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[mass noun] The offence of marrying someone while already married to another person.
- ‘Of course, Trudy turns to old reliable Norval, but even he's smart enough to realize it would be bigamy for her to marry again.’
- ‘Police issued an arrest warrant for bigamy and John, who now lives on the Isle of Man, turned himself in last week.’
- ‘But marriage itself is largely a creature of legal rules precluding divorce and prohibiting bigamy.’
- ‘She wanted adequate safeguards against dowry, bigamy, adultery, and apostasy in the new legislation.’
- ‘In July, 1968, he appeared in court for bigamy, larceny and false pretences, with 116 offences considered, and was sentenced to two years jail, suspended for three years.’
- ‘Then in December 1999 the district attorney's office charged him with bigamy because he was legally married to another woman.’
- ‘When she confronted him, ‘He told [her] that he was getting a pension and that he would give her one half of what he Recieved if she would not have him arrested for bigamy.’’
- ‘In fact, laws against bigamy, adultery, and adult incest might be defended in the interest of preventing harm to others.’
- ‘But someone blew the whistle and Michael was arrested for bigamy and hauled before the courts.’
- ‘A man was charged with bigamy for being married to 17 wives.’
- ‘In 1882 Congress passed a law making bigamy a federal crime.’
- ‘During his days in court, the criminal past of the self-confessed liar and philanderer emerged, with offences of bigamy, theft, fraud and criminal damage, and a faked suicide among two changes of identity.’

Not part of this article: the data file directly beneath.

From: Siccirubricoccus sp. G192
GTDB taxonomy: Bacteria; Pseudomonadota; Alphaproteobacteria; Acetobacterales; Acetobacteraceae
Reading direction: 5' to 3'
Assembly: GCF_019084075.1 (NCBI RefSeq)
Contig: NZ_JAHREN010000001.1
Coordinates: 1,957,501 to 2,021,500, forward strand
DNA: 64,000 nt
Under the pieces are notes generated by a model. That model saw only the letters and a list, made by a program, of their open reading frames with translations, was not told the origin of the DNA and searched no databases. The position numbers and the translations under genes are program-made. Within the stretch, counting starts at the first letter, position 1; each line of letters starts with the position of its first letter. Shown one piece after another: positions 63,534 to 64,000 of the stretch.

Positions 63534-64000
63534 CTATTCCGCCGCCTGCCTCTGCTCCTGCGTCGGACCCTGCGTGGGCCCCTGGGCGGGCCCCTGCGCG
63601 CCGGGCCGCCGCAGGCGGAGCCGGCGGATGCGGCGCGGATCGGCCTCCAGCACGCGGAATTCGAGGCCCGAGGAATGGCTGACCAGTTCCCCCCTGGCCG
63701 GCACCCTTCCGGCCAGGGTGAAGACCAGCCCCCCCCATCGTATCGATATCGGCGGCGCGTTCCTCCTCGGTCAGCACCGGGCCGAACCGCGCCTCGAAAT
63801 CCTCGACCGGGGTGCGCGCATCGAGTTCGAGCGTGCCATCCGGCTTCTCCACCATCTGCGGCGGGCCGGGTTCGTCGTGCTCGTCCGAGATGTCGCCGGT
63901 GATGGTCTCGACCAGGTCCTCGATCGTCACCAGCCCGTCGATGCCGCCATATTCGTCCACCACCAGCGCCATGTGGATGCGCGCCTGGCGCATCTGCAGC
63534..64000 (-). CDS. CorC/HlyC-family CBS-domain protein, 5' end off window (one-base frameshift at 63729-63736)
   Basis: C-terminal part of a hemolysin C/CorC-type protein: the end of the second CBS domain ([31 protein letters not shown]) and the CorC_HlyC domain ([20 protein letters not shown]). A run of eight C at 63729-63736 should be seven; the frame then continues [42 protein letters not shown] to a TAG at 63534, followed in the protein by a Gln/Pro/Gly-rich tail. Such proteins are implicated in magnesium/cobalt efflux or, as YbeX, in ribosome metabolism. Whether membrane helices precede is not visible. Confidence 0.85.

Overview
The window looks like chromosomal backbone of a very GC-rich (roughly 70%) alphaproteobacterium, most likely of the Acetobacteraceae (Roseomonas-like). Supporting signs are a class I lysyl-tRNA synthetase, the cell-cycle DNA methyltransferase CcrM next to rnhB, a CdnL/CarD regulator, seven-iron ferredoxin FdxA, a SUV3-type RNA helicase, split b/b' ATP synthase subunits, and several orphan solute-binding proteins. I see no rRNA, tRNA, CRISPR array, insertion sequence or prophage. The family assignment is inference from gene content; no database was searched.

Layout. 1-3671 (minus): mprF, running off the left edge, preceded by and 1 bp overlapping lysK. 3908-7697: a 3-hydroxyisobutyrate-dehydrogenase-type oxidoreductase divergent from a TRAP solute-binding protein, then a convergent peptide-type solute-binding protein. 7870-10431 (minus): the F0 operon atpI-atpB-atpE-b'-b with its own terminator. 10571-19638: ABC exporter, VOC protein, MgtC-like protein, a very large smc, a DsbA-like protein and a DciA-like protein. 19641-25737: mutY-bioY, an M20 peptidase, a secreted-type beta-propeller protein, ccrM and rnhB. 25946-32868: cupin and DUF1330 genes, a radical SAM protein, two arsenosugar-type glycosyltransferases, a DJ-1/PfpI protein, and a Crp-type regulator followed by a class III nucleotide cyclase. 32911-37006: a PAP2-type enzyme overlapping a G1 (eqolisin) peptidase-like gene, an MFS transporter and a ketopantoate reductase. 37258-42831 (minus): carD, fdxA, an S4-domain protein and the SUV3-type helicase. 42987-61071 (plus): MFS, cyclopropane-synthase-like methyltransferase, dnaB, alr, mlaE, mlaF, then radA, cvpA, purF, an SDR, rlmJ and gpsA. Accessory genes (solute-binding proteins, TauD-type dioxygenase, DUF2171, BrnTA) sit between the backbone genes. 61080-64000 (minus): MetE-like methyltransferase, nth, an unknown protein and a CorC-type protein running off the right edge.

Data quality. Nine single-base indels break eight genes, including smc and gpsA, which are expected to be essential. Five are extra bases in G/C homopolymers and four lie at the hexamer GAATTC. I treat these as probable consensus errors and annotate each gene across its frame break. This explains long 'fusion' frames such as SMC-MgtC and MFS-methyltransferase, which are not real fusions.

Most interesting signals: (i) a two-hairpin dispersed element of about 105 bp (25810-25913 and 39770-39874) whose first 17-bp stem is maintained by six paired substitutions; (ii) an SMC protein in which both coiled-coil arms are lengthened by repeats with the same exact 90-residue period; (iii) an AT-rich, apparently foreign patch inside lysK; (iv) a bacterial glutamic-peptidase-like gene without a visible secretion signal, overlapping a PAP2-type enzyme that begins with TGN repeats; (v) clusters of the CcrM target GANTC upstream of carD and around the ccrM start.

- ‘Federal and state laws against bigamy and polygamy reflect that tradition.’
- ‘Sharpe on the other hand was recorded as marrying legally in November 1990 before committing her first offence of bigamy the following May.’
- ‘For instance, is a marriage subsequent to a civil union bigamy?’
- ‘Well, for instance, bigamy is a federal offence, and I have little doubt that the Commonwealth could prohibit people calling themselves married.’
- ‘Adultery, bigamy, and desertion were acceptable legal grounds.’
- ‘She had been sentenced at Blackpool Magistrates' Court for an offence of bigamy committed in April 2002, which she admitted.’
- ‘Within a year the resulting notoriety provoked the newly crowned James I to promulgate an Act that made bigamy a felony.’
- ‘For example, Denise Robins, a wildly successful Mills & Boon star of the 1930s, wrote of rape, abduction, bigamy, suicide, illegitimacy and divorce.’
Middle English: from Old French bigamie, from bigame bigamous, from late Latin bigamus, from bi- twice + Greek -gamos married.
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